Great Libertarian Quotes in Robert Heinlein

Yesterday on LewRockwell.com, Jeff Riggenbach posted a short essay entitled “Was Robert A. Heinlein a Libertarian?” It reminded me of how much I enjoyed Heinlein’s incredible novel, The Moon is a Harsh Mistress, for its witty characters and thought-provoking political dialogue.

Besides the inimitable Mike (who is actually a computer), my favorite character was definitely Professor Bernardo de la Paz, affectionately called “Prof” throughout the book. He identifies himself a rational anarchist and always has something interesting to add to whatever is going on at the time.

I have taken the liberty to type out my favorite quotes from the book for your reading pleasure. Maybe it will inspire you to read the novel in full

“Under what circumstances may the State justly place its welfare above that of a citizen?”
“Prof, as I see, [there] are no circumstances under which [the] State is justified in placing its welfare ahead of mine.”
“Good, we have a starting point.”
~ Professor de la Paz and Manuel O’Kelly-Davis

“Under what circumstances is it moral for a group to do that which is not moral for a member of that group to do alone?”
“Uh… that’s a trick question.”
“It is the key question, dear Wyoming. A radical question that strikes to the root of the whole dilemma of government. Anyone who answers honestly and abides by all consequences knows where he stands – and what he will die for.”
~ Professor de la Paz and Wyoming Knott

“A rational anarchist believes that such concepts as ‘state’ and ‘society’ and ‘government’ have no existence save as physically exemplified in the acts of self-responsible individuals. He believes that it is impossible to shift blame, share blame, distribute blame… as blame, guilt, responsibility are taking place inside human beings singly and nowhere else. But being rational, he knows that not all individuals hold his evaluation, so he tries to live perfectly in an imperfect world… aware that his effort will be less than perfect yet undismayed by self-knowledge and self-failure.”
~ Professor de la Paz

“Sir, there was a time when it was not simply expensive to ship goods across oceans but impossible. Then it was expensive, difficult, dangerous. Today you sell your goods half around your planet almost as cheaply as next door; long-distance shipping is the least important factor in cost. Gentlemen, I am not an engineer. But I have learned this about engineers. When something must be done, engineers can find a way that is economically feasible. If you want the grain that we can grow, turn your engineers loose.”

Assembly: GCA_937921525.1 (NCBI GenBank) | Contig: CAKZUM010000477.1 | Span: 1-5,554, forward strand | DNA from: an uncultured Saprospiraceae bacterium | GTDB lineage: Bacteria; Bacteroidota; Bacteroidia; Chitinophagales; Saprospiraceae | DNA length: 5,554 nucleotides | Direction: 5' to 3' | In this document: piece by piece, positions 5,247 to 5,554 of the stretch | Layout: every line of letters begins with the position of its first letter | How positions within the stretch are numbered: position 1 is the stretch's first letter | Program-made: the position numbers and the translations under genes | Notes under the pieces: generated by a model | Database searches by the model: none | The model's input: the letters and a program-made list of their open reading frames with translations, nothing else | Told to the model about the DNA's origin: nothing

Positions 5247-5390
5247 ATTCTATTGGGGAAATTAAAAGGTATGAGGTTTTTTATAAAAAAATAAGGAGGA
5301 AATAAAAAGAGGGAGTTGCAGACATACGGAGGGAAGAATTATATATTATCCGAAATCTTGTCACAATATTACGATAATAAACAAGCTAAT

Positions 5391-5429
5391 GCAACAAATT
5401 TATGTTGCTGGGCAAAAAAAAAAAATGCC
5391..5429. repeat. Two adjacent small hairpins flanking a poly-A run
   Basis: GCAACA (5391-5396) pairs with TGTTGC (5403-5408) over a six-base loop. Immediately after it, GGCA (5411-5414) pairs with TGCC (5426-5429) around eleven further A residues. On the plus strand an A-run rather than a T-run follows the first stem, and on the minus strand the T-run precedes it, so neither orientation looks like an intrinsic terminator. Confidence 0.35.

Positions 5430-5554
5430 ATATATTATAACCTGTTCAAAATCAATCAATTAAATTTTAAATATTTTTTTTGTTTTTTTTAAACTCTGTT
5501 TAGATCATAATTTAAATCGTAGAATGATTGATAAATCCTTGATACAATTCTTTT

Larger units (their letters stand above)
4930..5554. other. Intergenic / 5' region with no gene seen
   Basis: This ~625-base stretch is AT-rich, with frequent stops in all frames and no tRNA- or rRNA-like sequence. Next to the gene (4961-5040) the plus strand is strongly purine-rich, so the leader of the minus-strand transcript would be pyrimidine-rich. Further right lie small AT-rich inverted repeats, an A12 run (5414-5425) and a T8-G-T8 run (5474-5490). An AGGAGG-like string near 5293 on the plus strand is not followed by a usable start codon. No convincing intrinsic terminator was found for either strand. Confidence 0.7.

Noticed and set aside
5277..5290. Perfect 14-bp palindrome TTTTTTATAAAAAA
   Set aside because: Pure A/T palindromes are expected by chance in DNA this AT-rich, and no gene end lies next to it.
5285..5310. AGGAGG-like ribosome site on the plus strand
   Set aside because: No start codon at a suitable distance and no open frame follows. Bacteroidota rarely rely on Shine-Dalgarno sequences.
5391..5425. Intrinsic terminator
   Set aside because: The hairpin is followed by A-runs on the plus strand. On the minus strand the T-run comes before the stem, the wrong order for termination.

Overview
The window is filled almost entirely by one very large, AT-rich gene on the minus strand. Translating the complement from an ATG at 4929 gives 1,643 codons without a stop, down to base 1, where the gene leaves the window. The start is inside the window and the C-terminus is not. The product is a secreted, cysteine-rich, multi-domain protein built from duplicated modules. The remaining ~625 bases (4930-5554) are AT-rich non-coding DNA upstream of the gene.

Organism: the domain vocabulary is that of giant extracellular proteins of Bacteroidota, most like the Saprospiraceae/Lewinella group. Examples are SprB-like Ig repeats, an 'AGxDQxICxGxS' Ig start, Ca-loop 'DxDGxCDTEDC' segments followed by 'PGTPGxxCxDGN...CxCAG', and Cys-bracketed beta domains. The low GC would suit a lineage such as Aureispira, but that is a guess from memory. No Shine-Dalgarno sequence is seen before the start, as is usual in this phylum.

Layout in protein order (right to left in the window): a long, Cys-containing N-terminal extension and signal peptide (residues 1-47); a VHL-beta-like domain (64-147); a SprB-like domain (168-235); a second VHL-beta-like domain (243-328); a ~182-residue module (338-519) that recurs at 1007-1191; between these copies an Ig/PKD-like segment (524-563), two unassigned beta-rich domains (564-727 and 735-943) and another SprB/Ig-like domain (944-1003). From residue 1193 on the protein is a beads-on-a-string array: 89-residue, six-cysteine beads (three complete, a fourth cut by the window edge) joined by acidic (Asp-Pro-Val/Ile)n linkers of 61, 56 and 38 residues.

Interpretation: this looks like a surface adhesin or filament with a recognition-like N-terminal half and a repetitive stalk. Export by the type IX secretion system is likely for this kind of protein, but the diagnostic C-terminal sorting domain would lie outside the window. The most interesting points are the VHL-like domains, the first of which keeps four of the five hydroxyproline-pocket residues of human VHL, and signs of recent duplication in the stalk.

~ Professor de la Paz

“A managed democracy is a wonderful thing, Manuel, for the managers… and its greatest strength is a ‘free press’ when ‘free’ is defined as ‘responsible’ and the managers define what is ‘irresponsible.’ ”
~ Professor de la Paz

“Comrade Members, like fire and fusion, government is a dangerous servant and a terrible master. You now have freedom – if you can keep it. But do remember that you can lose this freedom more quickly to yourselves than to any other tyrant.”
~ Professor de la Paz

“Distrust the obvious, suspect the traditional, for in the past mankind has not done well when saddling itself with governments… Whatever you do, do not let the past be a straitjacket! ”
~ Professor de la Paz

“But in writing your constitution let me invite attention to the wonderful virtues of the negative! Accentuate the negative! Let your document be studded with things the government is forever forbidden to do.”
~ Professor de la Paz

“I would be satisfied to have the Golden Rule be the only law; I see no need for any other, nor for any method of enforcing. But if you really believe that your neighbors must have laws for their own good, why shouldn’t you pay for it? Comrades, I beg you – do not resort to compulsory taxation. There is no worse tyranny than to force a man to pay for what he does not want merely because you think it would be good for him.”
~ Professor de la Paz

And of course, we can never forget that Moon is the book that first introduced into the vernacular the initialism TANSTAAFL (There Ain’t No Such Thing As A Free Lunch).

Cross-posted at LibertarianChristians.com.

2 comments… add one

  • One could certainly make the case that ‘Moon’ was an evolutionary step Heinlein took along his life’s path. Consider how he started off as a tax-subsidized defender of empire to private property grabbing altruistic socialist foot soldier and then libertarian leaning scribbler of freedom. I tend to agree with the LewRockwell piece where they posit that Heinlein was penning down what LeFevre advocated just around the block. Great quotes? You bet! Was RH a Libertarian? I don’t think so. He was a skilled economic chameleon who kept his finger in the air to check which way the winds blew and wrote great prose to satisfy and stimulate the public at the time.

    Reply
  • You forgot my absolute favorite Prof quote!

    I am free no matter what rules surround me. If I find them tolerable, I tolerate them; If I find them too obnoxious, I break them. I am free because I know that I alone am morally responsible for everything I do.

    Reply

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